Tuesday, 5 January 2010

Marrying Ancient and Modern to Create the Perfect Bedroom

Yorkshire Post - 30th December 2009 - Life & Style Section : Homes


ONE of our latest projects was for a client who had purchased a period home. They loved the dimensions of the master bedroom, but wanted a scheme both sympathetic to the architecture and reflecting their enjoyment of contemporary design.

Before we got to work

The trick in ensuring a modern design works well in a period environment is to play to the strengths of the building. In a property with high ceilings and large room dimensions go bold – big patterns and large, dramatic pieces with a slightly distressed appearance, rather than shiny finishes are the key to creating a look that does not feel over-engineered.

In a large room people often play safe keeping walls neutral, however that can lead to a vast bland look, emphasising the space, but not using it to best advantage. Period homes cry out for the use of wallpaper which softens and enriches the feel of the rooms.

We started by replacing beige paint with a feature wall of Villiers Blue wallpaper from the Zoffany Nureyev Collection (about £49 per roll). The tremendous combination of deep blue and gold with an antique faded look enhances the richness of the room and feels like it has always been there.

The rest of the walls were finished in contrasting Ham House Plain (from Zoffany's National Trust Collection, about £46 per roll). This paper has a slight sheen, softening the overall feel of the room. The woodwork was finished in Architect's White Eggshell and the ceiling was painted in Polar Bear emulsion (both from the Zoffany paint range). The fireplace was taken back to its original black to emphasis it as a feature.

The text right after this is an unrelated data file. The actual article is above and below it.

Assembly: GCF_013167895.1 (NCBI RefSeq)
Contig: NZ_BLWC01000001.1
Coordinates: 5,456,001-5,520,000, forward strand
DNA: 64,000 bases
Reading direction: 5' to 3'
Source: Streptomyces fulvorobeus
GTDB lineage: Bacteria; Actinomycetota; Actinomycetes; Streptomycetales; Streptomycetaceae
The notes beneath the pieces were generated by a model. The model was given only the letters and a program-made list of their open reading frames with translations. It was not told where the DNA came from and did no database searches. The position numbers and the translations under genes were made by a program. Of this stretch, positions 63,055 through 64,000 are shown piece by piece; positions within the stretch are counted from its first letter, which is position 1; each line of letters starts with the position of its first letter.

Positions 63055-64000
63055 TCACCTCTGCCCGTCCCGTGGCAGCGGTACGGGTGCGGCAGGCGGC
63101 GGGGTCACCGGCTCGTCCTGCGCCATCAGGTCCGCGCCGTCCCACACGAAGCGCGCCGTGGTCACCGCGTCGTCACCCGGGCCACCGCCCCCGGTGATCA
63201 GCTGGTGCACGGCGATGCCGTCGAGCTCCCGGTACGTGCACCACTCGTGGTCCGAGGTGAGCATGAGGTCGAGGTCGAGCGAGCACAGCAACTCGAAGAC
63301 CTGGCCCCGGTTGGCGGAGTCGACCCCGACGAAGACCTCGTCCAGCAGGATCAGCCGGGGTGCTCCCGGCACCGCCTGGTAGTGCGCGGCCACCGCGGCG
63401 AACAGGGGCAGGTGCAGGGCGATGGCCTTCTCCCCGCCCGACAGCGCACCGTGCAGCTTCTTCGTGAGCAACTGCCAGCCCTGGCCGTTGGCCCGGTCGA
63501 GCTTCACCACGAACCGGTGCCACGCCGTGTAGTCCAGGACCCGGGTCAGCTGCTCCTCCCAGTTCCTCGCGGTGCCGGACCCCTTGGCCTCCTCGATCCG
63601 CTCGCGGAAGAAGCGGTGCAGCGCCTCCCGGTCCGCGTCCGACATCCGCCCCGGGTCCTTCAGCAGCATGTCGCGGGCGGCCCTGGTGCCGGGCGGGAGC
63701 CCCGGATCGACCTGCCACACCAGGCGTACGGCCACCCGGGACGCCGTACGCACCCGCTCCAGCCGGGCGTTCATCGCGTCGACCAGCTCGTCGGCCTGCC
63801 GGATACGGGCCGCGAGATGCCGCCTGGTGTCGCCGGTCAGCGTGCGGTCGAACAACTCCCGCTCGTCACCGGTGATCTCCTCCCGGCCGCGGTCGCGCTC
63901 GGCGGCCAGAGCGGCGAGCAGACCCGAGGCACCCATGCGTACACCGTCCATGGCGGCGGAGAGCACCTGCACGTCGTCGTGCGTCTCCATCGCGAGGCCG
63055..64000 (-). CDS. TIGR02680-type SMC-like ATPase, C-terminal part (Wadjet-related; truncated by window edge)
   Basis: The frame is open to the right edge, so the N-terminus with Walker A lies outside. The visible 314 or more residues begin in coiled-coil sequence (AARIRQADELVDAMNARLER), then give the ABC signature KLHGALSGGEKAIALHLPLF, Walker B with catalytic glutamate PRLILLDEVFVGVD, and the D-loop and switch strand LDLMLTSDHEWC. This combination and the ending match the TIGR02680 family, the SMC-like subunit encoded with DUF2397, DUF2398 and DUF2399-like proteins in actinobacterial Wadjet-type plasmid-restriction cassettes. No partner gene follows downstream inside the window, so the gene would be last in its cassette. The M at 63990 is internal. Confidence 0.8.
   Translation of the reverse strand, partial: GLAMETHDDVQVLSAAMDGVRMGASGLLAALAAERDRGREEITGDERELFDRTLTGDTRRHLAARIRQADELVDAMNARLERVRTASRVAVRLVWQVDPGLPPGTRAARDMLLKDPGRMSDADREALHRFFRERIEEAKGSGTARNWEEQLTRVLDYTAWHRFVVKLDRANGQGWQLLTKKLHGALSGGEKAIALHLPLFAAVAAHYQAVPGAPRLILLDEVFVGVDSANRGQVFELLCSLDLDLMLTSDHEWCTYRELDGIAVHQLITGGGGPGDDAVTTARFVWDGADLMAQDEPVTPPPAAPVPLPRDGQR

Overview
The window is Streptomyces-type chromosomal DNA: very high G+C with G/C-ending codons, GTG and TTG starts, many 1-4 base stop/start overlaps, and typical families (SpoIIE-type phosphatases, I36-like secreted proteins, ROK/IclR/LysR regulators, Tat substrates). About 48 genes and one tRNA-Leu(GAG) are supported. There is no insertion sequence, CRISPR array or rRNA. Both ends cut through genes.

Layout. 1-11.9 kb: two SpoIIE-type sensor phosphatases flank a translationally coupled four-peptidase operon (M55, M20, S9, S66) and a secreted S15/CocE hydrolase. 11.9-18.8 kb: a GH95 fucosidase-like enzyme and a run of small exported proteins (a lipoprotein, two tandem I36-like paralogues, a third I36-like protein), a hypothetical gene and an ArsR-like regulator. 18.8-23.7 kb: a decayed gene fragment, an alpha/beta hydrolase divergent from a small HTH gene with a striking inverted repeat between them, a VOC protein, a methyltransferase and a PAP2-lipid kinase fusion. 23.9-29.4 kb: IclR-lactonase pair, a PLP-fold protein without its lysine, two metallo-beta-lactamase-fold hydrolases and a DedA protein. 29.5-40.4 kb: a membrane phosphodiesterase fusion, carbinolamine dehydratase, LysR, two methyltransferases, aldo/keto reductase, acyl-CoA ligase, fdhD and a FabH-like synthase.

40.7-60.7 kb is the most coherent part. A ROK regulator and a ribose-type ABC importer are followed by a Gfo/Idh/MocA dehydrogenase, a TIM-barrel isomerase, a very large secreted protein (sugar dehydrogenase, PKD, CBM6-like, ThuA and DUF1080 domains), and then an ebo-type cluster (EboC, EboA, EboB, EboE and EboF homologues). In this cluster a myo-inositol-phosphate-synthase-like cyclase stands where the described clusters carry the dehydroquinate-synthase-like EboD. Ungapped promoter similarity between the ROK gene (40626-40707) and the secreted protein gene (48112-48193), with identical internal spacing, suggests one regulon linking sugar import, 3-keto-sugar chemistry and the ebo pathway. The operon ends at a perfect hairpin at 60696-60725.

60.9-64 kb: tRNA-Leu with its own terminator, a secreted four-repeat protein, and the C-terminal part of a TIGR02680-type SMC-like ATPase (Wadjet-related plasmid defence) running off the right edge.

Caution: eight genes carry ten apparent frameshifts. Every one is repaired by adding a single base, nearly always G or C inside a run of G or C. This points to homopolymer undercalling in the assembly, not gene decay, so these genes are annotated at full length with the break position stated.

The blue tones of the walls were reflected in the glass of the existing over mantle mirror and an antique chandelier was dressed in reclaimed aqua blue crystal droppers to add a dramatic feature light.

Luscious purple and light blue/green was introduced in the warm chenille used for part of the bedspread and the valance (the Prestigious Splendid range, about £23.50 per metre). Additional texture was introduced in the Astrakhan-inspired main fabric of the bed cover and cushions (Blomfield Opal by Andrew Martin, about £107 per metre).

Using an expensive accent fabric in a panel and combining it with a cheaper fabric for volume is a great interior design trick that allows you to get maximum visual impact without breaking the bank – it works well on bedspreads, curtains and cushions.

Thick velvet carpet in Rich Brown (Westend Prestige Velvet from Westex, about £54 per square metre) added warmth and comfort underfoot, as well as hiding some very average-looking stripped floorboards and quelling drafts and dust.

The addition of a bespoke oversized headboard covered in shimmering Teal Arkona Velvet Teal from Harlequin (about £39 per meter) brought the look right on trend.

The Temple Eglomise mirrored beside tables from Julian Chichester (£905) helped to take advantage of the large windows to bounce light into the room, without creating too many reflections. These were complemented by a pair of Burnt Gold Lerat Leaf Lamps with Prune Silk Shades (both from Porta Romana, about £770 each). A large Anna Cabinet in Dark Wood and Mirror from Julian Chichester (£2,675) added storage and impact.

Attention to detail is the key to period design and we completed the look by replacing white wall switches with retro-style toggle switches in brushed brass (about £19).

The end result was a room that the client said gave them joy to wake up in and made them want to stay in bed all day. The perfect response and an antidote to a chilly British winter.

Jamie Hempsall is a BIDA member and one of the region's leading interior designers. See more of his work at www.jamiehempsall. com or contact him on 01777 248463

No comments:

Post a Comment